Augmented Reality Sandbox Using a Kinect

Want to make all your 5 year old son’s friends jealous? What if he told them he could make REAL volcanoes in his sandbox? Will this be the future of sandboxes, digitally enhanced with augmented reality?

It’s not actually that hard to set up! The system consists of a good computer running Linux, a Kinect, a projector, a sandbox, and sand. And that’s it! The University of California (UC Davis) has setup a few of these systems now to teach children about geography, which is a really cool demonstration of both 3D scanning and projection mapping. As you can see in the animated gif above, the Kinect can track the topography of the sand, and then project its “reality” onto it. In this case, a mini volcano.

Full instructions are available from UC Davis, which is a much better guide than we remember the last time we looked in on this project. Between this and augmented reality pinball, is the future of consumer electronics to cheap out and use AR? Why build something when you can project it?

[Thanks for the tip Rolinger!]

11 thoughts on “Augmented Reality Sandbox Using a Kinect

  1. So once we combine this with personal VR goggles instead of projectors and network and sync it all together, kids (mostly?) will sit around playing in the “sand” but be fully immersed in all sorts of shared environments? To the outside observer, they would just be moving sand about. This could be really fun for museums, etc.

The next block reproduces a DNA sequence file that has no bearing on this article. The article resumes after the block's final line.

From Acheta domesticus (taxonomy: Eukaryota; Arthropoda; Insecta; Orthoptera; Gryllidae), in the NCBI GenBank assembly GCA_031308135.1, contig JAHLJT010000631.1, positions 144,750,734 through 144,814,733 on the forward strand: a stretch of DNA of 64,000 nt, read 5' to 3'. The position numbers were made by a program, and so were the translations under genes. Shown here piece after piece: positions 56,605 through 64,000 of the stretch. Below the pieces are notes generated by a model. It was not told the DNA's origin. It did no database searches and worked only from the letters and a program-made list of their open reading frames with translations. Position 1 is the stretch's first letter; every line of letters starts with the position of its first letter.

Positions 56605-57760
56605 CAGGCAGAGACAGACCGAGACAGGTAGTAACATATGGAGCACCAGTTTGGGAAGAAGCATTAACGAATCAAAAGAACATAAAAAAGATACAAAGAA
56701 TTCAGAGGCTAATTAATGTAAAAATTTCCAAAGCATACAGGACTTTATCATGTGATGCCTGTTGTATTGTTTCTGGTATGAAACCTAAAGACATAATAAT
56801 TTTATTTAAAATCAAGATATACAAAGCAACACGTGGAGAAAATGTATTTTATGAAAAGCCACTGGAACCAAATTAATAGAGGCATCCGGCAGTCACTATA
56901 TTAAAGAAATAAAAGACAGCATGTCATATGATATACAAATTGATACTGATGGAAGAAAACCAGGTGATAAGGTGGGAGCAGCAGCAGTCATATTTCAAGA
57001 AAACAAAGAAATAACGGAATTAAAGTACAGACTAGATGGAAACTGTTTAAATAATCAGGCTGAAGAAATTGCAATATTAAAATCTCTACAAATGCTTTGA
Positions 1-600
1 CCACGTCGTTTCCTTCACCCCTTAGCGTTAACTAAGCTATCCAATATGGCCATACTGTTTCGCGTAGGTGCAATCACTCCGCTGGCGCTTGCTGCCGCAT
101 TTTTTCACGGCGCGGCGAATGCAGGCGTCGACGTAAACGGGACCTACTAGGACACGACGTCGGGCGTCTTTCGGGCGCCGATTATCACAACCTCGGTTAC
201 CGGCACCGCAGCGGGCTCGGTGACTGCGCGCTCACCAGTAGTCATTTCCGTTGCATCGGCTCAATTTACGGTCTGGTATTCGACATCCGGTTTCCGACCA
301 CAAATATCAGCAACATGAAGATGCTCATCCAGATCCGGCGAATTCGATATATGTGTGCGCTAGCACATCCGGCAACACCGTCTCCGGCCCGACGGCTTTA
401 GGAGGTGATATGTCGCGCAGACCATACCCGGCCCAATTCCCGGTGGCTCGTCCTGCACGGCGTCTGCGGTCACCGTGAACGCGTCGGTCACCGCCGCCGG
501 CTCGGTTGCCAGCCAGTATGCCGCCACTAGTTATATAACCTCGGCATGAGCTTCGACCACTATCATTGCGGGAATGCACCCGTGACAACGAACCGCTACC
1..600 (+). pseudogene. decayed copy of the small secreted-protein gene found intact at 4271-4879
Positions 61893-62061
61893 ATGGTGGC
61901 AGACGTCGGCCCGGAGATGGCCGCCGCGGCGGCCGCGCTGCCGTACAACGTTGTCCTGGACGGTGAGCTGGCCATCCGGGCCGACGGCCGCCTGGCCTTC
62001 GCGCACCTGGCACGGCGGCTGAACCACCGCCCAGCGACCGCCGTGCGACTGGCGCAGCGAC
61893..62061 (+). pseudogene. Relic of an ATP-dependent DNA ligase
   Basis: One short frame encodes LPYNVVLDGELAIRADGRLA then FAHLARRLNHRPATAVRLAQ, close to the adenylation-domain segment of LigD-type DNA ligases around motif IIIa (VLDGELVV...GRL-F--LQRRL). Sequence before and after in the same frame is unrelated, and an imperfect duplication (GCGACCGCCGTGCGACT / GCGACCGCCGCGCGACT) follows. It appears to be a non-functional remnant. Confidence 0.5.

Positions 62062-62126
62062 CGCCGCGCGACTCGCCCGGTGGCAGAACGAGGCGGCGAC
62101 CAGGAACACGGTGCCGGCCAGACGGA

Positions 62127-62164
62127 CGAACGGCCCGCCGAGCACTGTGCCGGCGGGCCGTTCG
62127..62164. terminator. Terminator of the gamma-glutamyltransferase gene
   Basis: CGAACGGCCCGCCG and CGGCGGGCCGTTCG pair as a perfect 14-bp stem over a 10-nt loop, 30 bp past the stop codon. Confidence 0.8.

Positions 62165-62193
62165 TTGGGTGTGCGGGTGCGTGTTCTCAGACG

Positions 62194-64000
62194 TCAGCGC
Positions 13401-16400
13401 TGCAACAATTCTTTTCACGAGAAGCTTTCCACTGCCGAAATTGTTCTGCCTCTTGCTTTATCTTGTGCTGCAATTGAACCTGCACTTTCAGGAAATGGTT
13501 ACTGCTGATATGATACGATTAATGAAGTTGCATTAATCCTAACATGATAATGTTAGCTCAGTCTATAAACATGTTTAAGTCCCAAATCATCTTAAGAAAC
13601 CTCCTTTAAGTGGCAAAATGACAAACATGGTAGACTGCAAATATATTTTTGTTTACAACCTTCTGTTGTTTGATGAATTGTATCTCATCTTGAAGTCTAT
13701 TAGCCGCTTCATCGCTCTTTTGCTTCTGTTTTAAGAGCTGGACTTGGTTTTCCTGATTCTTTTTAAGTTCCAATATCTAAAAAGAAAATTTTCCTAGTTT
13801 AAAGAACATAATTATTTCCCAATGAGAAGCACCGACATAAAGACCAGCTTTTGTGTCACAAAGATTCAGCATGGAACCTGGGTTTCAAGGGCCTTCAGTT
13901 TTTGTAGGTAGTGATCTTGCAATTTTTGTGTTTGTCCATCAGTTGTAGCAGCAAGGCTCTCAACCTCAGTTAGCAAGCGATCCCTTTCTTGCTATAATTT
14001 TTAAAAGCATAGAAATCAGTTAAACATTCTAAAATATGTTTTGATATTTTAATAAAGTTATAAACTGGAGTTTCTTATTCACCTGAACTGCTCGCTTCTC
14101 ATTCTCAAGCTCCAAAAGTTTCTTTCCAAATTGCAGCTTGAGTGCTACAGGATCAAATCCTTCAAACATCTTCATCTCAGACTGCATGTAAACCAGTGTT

2. Very nice!
    One small improvement I can see: instead of drawing a top-down view of the smoke bellowing out – which ends up being projected on the ground; breaking the illusion a bit – just draw the shadows cast by said clouds (along with those of some lazily-drifting water-vapor clouds, if you want to get fancy).

  3. Every time I see something like this I’m reminded how much my childhood sucked! In my day the only augmentation to the reality of the sand box was what the cat left in it!

Leave a Reply

Fill in your details below or click an icon to log in:

WordPress.com Logo

You are commenting using your WordPress.com account. Log Out / Change )

Twitter picture

You are commenting using your Twitter account. Log Out / Change )

Facebook photo

You are commenting using your Facebook account. Log Out / Change )

Google+ photo

You are commenting using your Google+ account. Log Out / Change )

Connecting to %s